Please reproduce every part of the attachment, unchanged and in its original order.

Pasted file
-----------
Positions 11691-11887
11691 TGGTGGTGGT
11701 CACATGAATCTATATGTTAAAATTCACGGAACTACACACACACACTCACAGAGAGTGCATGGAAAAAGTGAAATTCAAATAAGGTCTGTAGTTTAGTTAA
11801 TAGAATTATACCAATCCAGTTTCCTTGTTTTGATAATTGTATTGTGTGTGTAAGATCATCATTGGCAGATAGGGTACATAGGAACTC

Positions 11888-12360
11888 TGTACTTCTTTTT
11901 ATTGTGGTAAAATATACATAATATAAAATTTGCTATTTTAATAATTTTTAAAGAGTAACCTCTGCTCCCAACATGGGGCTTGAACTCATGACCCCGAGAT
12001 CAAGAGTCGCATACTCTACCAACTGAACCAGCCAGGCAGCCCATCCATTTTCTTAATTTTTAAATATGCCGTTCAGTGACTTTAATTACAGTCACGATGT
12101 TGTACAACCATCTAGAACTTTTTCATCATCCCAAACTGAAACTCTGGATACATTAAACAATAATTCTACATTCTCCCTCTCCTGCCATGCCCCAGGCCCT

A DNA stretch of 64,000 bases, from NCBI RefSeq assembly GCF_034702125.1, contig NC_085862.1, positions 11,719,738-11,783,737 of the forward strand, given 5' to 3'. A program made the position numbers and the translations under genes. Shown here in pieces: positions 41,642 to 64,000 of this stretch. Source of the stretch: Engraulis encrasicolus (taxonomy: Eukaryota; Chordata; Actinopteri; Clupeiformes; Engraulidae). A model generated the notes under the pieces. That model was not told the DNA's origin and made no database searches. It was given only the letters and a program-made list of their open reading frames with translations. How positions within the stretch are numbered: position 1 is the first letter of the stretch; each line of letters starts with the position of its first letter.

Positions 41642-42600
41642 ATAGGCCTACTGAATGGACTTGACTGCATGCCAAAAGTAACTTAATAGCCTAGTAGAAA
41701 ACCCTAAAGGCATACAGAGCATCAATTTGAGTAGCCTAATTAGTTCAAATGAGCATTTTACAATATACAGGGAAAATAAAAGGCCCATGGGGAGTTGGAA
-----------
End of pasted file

Positions 11691-11887
11691 TGGTGGTGGT
11701 CACATGAATCTATATGTTAAAATTCACGGAACTACACACACACACTCACAGAGAGTGCATGGAAAAAGTGAAATTCAAATAAGGTCTGTAGTTTAGTTAA
11801 TAGAATTATACCAATCCAGTTTCCTTGTTTTGATAATTGTATTGTGTGTGTAAGATCATCATTGGCAGATAGGGTACATAGGAACTC

Positions 11888-12360
11888 TGTACTTCTTTTT
11901 ATTGTGGTAAAATATACATAATATAAAATTTGCTATTTTAATAATTTTTAAAGAGTAACCTCTGCTCCCAACATGGGGCTTGAACTCATGACCCCGAGAT
12001 CAAGAGTCGCATACTCTACCAACTGAACCAGCCAGGCAGCCCATCCATTTTCTTAATTTTTAAATATGCCGTTCAGTGACTTTAATTACAGTCACGATGT
12101 TGTACAACCATCTAGAACTTTTTCATCATCCCAAACTGAAACTCTGGATACATTAAACAATAATTCTACATTCTCCCTCTCCTGCCATGCCCCAGGCCCT

A DNA stretch of 64,000 bases, from NCBI RefSeq assembly GCF_034702125.1, contig NC_085862.1, positions 11,719,738-11,783,737 of the forward strand, given 5' to 3'. A program made the position numbers and the translations under genes. Shown here in pieces: positions 41,642 to 64,000 of this stretch. Source of the stretch: Engraulis encrasicolus (taxonomy: Eukaryota; Chordata; Actinopteri; Clupeiformes; Engraulidae). A model generated the notes under the pieces. That model was not told the DNA's origin and made no database searches. It was given only the letters and a program-made list of their open reading frames with translations. How positions within the stretch are numbered: position 1 is the first letter of the stretch; each line of letters starts with the position of its first letter.

Positions 41642-42600
41642 ATAGGCCTACTGAATGGACTTGACTGCATGCCAAAAGTAACTTAATAGCCTAGTAGAAA
41701 ACCCTAAAGGCATACAGAGCATCAATTTGAGTAGCCTAATTAGTTCAAATGAGCATTTTACAATATACAGGGAAAATAAAAGGCCCATGGGGAGTTGGAA